Keep in mind that the agent is representing his self-interests (to sell his house at the greatest price) and not yours (to get the house at the cheapest price). The potential problem is having him "represent" you to his own advantage.

    It is possible to work without realtors -- my parents recently sold their home to a young couple and neither party had an agent. It worked well, went quickly, and everyone saved money.

    But if you don't know what you're doing you run the risk of having a shark take advantage of you.
     
  8. Erik.Ha

    Erik.Ha Supporting Actor

    Joined:
    Dec 24, 2003
    Messages:
    697
    Likes Received:
    0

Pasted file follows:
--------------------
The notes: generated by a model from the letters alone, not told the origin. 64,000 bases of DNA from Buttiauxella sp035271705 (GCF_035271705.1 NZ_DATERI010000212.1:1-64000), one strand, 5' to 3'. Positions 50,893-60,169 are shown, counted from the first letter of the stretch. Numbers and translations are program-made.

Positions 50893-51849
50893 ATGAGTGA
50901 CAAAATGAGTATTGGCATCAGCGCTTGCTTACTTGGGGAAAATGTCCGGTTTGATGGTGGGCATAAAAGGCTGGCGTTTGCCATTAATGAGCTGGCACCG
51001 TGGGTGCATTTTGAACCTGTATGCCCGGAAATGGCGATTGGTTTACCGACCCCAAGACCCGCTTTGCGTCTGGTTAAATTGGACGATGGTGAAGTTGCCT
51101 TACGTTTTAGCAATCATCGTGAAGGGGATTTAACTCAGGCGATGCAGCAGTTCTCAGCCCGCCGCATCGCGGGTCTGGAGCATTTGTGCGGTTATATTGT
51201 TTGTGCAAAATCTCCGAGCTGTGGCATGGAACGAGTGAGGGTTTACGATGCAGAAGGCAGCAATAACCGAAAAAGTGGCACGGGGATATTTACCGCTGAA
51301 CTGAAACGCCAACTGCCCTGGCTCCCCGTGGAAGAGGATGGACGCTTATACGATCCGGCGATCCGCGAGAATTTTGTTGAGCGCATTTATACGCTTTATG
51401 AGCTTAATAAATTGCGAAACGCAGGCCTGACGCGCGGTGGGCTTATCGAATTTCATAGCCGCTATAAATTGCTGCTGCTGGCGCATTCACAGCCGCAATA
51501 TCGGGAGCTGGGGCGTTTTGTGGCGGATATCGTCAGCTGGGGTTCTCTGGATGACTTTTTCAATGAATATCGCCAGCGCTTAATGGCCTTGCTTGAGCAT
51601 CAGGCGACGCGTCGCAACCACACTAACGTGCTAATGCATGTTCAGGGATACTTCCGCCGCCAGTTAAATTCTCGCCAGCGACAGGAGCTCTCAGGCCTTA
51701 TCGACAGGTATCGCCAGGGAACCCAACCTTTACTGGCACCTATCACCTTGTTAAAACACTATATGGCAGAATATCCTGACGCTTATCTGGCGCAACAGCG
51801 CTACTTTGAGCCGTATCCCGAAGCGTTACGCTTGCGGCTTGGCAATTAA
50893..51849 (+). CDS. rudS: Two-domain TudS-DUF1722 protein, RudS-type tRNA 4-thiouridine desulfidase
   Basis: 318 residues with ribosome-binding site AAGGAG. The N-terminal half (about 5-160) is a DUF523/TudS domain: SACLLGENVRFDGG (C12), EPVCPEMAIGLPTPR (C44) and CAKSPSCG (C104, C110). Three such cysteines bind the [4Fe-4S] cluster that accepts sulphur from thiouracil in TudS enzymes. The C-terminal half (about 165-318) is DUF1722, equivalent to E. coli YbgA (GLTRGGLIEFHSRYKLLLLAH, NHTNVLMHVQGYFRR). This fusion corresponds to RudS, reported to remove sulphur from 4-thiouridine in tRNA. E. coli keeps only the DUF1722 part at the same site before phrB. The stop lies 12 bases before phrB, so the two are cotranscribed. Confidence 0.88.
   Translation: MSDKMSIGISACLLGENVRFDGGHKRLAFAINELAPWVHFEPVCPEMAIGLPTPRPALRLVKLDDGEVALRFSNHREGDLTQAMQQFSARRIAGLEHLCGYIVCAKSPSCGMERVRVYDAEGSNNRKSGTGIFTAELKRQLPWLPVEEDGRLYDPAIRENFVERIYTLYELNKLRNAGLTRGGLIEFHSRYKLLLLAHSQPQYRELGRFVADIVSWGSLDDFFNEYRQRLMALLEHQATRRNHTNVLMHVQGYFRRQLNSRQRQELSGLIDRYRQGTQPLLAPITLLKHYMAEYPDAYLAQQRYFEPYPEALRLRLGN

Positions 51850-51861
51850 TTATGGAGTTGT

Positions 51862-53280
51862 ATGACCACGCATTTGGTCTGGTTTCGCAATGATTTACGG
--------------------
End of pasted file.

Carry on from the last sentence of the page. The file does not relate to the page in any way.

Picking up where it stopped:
They got lucky...
     
  9. Blake G

    Blake G Agent

    Joined:
    Aug 22, 2001
    Messages:
    26
    Likes Received:
    0
    OK, I see where you guys are coming from -- I was planning on a few things: The sale would be contingent upon a full structural inspection & pest inspection, along with a walk-through with the seller and the buyer present (there are renters there now) Obviously, the property would be delivered vacant and cleaned out. The contract would be reviewed by a real estate attorney, to make sure that there are no spurious clauses in there. This is an as-is sale, I guess I just don't know what a realtor would be doing for their $15000 payday. I do not begrudge anyone their wages, and if we had been working with a realtor for a long time, then this would be money well spent, imho, but to bring someone in at this stage... This is our first house purchase -- am I way off base here?

    Thanks for all the advice.

    Blake
     
  10. Kirk Gunn

    Kirk Gunn Screenwriter

    Joined:
    Aug 16, 1999
    Messages:
    1,609
    Likes Received:
    0